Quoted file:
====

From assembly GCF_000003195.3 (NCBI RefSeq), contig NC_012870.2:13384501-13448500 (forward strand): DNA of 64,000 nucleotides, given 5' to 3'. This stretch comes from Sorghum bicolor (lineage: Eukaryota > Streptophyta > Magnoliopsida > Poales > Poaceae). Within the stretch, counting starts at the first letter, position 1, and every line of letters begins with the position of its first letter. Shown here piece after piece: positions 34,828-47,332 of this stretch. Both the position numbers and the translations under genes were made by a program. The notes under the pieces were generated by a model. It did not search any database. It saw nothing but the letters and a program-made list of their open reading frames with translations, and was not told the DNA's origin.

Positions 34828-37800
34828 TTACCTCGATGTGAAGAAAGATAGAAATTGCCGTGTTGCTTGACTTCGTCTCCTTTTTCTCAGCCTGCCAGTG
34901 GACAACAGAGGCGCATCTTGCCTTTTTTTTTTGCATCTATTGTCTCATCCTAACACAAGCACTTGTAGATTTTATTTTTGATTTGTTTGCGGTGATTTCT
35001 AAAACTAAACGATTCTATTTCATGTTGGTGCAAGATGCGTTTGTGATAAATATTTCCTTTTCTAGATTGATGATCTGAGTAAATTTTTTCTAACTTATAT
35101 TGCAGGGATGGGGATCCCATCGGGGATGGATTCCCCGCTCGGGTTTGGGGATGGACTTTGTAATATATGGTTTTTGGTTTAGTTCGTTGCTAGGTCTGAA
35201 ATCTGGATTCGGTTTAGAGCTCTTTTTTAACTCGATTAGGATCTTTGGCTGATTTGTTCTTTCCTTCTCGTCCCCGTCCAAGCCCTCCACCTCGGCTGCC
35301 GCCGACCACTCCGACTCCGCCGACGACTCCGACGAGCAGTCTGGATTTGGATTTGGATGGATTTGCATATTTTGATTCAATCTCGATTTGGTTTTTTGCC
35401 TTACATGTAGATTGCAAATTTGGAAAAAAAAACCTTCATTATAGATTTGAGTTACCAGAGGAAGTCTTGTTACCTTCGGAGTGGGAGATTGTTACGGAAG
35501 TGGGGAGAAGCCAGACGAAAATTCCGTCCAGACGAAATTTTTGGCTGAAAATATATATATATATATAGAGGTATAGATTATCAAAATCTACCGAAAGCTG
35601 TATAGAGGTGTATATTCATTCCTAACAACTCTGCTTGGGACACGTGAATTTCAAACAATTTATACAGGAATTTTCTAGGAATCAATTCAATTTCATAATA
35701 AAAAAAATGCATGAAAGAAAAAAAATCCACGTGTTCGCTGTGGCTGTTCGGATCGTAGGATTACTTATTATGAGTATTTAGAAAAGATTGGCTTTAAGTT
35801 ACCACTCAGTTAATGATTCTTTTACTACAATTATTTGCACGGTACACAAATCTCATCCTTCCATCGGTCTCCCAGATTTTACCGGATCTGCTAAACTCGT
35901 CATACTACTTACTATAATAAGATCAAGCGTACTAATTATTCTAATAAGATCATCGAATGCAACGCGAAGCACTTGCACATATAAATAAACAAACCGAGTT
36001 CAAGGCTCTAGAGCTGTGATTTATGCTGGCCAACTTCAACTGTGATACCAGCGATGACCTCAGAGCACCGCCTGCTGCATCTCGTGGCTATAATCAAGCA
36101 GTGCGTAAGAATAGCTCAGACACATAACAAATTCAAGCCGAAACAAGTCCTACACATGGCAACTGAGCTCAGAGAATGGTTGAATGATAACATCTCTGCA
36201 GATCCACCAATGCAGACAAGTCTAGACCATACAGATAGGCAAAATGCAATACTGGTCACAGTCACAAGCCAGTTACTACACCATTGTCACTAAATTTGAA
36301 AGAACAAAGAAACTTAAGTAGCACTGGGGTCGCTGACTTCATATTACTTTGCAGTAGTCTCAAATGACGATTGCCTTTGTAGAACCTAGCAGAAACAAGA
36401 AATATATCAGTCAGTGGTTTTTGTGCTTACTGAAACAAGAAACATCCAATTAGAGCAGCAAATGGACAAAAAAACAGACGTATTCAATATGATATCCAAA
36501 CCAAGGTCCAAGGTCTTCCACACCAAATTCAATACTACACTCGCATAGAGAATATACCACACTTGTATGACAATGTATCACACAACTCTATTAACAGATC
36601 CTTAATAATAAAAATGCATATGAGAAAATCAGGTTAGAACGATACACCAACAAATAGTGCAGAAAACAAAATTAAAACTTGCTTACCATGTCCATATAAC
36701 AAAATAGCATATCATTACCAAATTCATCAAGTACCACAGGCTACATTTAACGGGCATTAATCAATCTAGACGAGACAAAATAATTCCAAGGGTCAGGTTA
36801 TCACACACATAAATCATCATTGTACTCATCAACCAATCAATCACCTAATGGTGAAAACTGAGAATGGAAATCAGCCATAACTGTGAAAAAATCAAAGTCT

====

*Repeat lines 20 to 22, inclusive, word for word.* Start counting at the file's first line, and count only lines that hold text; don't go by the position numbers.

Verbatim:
36501 CCAAGGTCCAAGGTCTTCCACACCAAATTCAATACTACACTCGCATAGAGAATATACCACACTTGTATGACAATGTATCACACAACTCTATTAACAGATC
36601 CTTAATAATAAAAATGCATATGAGAAAATCAGGTTAGAACGATACACCAACAAATAGTGCAGAAAACAAAATTAAAACTTGCTTACCATGTCCATATAAC
36701 AAAATAGCATATCATTACCAAATTCATCAAGTACCACAGGCTACATTTAACGGGCATTAATCAATCTAGACGAGACAAAATAATTCCAAGGGTCAGGTTA